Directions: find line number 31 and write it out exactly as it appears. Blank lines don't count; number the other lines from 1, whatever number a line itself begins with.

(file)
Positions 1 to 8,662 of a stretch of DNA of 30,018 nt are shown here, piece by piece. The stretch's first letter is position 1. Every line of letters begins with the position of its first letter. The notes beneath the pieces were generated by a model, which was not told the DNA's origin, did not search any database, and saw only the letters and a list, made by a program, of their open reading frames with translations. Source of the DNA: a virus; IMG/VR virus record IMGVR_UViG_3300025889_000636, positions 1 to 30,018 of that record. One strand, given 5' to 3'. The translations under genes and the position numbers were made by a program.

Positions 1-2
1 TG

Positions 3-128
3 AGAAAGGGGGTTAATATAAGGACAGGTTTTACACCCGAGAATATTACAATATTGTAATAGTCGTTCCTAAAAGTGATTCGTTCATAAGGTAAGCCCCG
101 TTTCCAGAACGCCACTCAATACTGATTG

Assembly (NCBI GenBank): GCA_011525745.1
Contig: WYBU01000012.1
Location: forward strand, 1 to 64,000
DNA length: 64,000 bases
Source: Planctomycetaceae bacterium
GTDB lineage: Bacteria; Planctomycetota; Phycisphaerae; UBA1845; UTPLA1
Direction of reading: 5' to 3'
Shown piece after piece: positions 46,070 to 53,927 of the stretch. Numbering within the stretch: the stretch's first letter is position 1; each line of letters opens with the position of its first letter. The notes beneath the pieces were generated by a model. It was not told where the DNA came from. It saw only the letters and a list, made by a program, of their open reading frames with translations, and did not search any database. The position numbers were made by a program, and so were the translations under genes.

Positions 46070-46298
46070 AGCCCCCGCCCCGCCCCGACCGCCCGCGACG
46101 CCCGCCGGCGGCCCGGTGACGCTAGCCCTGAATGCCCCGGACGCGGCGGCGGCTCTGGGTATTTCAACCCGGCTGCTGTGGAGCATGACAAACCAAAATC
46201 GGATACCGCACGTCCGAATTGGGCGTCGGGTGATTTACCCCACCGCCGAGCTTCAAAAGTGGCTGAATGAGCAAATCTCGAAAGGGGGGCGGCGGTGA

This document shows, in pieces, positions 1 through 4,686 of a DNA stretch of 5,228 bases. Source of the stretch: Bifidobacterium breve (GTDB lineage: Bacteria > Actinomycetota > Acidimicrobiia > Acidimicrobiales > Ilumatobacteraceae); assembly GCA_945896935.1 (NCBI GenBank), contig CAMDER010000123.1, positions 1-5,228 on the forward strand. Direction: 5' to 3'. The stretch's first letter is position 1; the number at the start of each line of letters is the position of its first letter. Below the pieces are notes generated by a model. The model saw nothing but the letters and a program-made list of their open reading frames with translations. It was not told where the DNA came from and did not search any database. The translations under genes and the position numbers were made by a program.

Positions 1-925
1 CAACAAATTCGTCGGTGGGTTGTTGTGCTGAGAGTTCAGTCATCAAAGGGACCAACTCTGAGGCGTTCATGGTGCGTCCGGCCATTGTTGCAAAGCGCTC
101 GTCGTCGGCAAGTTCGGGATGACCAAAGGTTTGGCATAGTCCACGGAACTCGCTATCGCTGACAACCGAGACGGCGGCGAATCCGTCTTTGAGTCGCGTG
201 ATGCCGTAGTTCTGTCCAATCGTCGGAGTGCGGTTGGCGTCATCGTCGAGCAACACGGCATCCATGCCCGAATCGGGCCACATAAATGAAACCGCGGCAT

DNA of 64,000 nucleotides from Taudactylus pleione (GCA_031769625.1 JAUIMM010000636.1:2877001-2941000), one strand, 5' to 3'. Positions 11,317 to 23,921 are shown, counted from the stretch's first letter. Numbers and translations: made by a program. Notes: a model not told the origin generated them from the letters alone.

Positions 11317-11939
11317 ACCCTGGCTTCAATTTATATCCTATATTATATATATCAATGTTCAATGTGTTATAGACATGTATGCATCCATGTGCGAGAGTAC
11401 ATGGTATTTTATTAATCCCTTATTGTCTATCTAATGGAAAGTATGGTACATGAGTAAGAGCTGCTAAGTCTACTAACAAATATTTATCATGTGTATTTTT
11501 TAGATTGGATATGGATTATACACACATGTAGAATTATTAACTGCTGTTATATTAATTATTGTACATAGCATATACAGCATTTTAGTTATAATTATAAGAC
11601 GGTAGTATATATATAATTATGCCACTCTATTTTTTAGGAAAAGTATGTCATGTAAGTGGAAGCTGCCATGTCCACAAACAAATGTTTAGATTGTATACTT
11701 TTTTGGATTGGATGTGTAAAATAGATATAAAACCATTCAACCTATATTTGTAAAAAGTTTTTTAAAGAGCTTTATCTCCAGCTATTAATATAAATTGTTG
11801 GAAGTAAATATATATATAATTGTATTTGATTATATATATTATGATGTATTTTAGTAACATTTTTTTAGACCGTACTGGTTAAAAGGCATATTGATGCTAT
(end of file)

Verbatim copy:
11801 GAAGTAAATATATATATAATTGTATTTGATTATATATATTATGATGTATTTTAGTAACATTTTTTTAGACCGTACTGGTTAAAAGGCATATTGATGCTAT